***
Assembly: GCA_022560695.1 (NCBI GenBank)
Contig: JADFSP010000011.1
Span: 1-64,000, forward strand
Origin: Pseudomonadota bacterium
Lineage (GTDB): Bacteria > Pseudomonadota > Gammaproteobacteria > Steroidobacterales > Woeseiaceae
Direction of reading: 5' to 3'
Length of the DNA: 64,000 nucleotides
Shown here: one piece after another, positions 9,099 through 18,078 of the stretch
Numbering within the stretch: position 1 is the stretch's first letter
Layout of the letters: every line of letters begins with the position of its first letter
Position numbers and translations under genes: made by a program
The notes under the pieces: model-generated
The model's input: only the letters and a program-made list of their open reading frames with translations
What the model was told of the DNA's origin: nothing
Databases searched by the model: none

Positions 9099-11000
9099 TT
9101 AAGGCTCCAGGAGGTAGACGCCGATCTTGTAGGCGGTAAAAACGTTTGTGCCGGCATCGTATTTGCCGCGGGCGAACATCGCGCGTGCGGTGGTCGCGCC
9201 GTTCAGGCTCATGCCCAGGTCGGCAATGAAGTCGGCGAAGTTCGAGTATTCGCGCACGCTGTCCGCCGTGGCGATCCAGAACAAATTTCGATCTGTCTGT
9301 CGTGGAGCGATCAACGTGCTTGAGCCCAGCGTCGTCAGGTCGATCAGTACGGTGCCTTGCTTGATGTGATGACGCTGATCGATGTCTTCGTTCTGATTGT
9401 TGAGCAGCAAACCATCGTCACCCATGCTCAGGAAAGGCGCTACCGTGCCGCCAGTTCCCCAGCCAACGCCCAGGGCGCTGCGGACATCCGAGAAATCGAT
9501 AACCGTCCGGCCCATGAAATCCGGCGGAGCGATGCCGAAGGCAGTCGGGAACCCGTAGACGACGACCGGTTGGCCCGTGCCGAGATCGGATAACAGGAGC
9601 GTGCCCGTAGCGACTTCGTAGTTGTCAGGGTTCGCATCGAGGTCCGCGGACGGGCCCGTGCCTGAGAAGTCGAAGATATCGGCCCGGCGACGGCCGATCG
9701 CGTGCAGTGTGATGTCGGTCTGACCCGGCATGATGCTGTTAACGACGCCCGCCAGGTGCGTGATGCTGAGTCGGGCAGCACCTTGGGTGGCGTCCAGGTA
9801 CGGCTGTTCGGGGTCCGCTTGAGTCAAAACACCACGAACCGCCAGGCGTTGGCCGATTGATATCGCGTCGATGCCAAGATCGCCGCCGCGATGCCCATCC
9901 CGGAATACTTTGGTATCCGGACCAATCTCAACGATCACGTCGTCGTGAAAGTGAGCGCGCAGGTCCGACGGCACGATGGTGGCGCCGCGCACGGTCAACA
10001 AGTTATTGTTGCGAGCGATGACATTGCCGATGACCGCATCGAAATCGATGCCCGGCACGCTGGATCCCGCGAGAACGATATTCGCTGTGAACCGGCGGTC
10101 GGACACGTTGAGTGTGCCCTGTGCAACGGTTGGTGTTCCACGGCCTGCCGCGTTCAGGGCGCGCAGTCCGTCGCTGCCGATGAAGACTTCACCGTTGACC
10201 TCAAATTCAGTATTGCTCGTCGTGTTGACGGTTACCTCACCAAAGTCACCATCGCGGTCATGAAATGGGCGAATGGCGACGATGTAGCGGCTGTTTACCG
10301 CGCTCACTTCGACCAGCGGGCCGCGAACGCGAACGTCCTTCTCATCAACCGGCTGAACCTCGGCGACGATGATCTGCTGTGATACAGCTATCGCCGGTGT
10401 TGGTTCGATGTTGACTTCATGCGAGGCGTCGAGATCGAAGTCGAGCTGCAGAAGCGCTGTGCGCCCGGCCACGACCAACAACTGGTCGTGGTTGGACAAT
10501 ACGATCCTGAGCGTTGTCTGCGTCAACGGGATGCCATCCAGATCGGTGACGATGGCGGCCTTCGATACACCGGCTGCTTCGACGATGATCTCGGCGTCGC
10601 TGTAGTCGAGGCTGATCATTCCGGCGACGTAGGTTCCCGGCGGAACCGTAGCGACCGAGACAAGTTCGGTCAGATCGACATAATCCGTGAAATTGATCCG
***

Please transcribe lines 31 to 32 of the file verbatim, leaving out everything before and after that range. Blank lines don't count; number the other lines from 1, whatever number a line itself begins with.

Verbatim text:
10401 TGGTTCGATGTTGACTTCATGCGAGGCGTCGAGATCGAAGTCGAGCTGCAGAAGCGCTGTGCGCCCGGCCACGACCAACAACTGGTCGTGGTTGGACAAT
10501 ACGATCCTGAGCGTTGTCTGCGTCAACGGGATGCCATCCAGATCGGTGACGATGGCGGCCTTCGATACACCGGCTGCTTCGACGATGATCTCGGCGTCGC